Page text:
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SF groups behind push for healthy food as health-care benefit

Natalia Gurevich, San Francisco Examiner


A consortium of San Francisco health officials and nonprofits is pushing for California legislators to permanently enshrine access to nutritious food as a covered benefit under the state’s Medicaid program.

The California State Assembly Committee on Health will consider Assembly Bill 1975 in a hearing next week. The legislation, sponsored by the San Francisco-based Food as Medicine Collaborative and introduced by Oakland Assemblymember Mia Bonta, would make a pilot program that provides “medically supportive food and nutrition services” — including meals — a permanent benefit for Medi-Cal recipients.

If passed, the program would become permanent starting in 2026.

Founded in 2015, the Food as Medicine Collaborative seeks to bridge nutritional gaps for The City’s low-income and minority communities. The coalition now represents dozens of community clinics, food nonprofits, businesses and health-care systems in San Francisco, aiming to improve nutritional-food access and affordability.

Medical and health professionals have increasingly pushed the concept of “food as medicine,” or the notion that nutrition and diet play a significant role in managing, treating and preventing chronic health issues. The concept is especially important in The City, where a survey last year found that 30% of households with children struggled with food insecurity, meaning they lacked access to enough food to meet their nutritional needs.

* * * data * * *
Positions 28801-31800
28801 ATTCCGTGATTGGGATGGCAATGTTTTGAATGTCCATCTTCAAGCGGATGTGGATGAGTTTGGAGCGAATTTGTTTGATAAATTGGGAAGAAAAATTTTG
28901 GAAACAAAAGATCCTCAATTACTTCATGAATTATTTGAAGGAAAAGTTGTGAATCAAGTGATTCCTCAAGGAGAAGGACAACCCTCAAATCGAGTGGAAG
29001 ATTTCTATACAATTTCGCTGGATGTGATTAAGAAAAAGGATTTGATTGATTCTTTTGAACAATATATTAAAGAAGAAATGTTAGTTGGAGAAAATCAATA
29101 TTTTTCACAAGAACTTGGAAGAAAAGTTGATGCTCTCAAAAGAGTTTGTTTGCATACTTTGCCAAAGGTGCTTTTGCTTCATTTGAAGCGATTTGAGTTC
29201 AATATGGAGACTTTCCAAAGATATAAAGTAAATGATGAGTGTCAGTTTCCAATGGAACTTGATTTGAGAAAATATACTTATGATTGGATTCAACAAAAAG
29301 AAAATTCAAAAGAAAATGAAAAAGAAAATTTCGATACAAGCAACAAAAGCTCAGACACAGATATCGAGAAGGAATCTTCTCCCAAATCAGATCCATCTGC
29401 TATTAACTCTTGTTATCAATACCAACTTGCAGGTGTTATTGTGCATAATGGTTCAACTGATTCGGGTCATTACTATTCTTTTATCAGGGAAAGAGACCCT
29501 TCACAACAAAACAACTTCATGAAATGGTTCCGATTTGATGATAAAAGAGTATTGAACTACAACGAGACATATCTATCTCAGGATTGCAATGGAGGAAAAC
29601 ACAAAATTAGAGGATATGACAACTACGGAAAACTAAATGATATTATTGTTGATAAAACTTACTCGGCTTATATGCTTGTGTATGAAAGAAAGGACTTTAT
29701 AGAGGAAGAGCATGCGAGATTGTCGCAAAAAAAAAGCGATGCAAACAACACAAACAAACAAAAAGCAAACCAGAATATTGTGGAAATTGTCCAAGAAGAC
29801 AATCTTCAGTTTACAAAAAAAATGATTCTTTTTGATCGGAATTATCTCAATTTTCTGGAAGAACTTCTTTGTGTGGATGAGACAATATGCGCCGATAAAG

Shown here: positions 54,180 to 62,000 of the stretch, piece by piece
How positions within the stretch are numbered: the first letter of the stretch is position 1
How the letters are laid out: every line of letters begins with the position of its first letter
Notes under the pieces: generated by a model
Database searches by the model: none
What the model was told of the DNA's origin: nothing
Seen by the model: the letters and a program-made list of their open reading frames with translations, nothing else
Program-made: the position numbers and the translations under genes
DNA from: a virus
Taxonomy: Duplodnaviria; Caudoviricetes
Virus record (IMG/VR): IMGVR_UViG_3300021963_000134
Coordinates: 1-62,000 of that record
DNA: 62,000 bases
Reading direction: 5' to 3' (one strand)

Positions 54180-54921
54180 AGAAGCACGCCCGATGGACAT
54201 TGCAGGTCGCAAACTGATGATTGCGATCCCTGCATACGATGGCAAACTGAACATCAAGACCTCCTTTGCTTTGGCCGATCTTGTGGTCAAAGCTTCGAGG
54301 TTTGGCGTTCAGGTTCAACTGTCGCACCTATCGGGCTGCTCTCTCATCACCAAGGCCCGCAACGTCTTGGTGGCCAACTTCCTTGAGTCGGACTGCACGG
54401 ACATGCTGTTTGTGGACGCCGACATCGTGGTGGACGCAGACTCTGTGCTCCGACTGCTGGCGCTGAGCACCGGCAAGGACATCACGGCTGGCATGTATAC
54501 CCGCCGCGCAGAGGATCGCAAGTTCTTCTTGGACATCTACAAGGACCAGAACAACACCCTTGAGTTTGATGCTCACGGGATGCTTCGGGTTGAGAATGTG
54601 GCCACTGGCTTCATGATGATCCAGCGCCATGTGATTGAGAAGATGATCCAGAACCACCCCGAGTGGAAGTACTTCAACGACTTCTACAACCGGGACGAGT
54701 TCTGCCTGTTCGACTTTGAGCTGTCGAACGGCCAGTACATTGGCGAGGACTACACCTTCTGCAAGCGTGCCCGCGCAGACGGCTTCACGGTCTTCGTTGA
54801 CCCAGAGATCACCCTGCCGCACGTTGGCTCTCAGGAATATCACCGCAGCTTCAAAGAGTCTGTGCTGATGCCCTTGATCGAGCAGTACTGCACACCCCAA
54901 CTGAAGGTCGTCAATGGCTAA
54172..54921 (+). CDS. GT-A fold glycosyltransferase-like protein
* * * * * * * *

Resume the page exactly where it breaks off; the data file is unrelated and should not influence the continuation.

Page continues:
Fifty-seven percent of Medi-Cal recipients were food-insecure, as were 77% of Black families.

These issues can lead to chronic health problems, including hypertension, heart disease and diabetes. A recent study by UCSF found that Latino children were more likely to develop fatty liver disease in food-insecure households. These challenges are compounded by the high cost of living and increasing wealth gaps in The City, which many local organizations part of the collaborative aim to fix.

“Here in San Francisco, one of the largest issues that we face is the affordability,” said Katie Ettman, the food and agriculture senior policy manager for the San Francisco Bay Area Planning and Urban Research Association, a local nonprofit public-policy think tank that is a member of the Food as Medicine Collaborative.

“Rent eats first — You can’t look at your landlord and go ‘Yeah, I’m just going to be $50 or $100 short this month,’” Ettman said. “But you can go to the grocery store and make a different choice to save a couple of bucks.”

Enrollees in the San Francisco Health Plan, The City’s Medi-Cal provider, can currently receive the nutritional food benefits that Bonta’s bill seeks to make permanent. Cissie Bonini, the executive director of EatSF, said this allows Medi-Cal patients to receive guidance from their own physicians, which might not be as personalized in other settings.

“It’s a huge difference to be able to have your food-security intervention happen in the clinic or have it come from having that conversation with your doctor,” she said.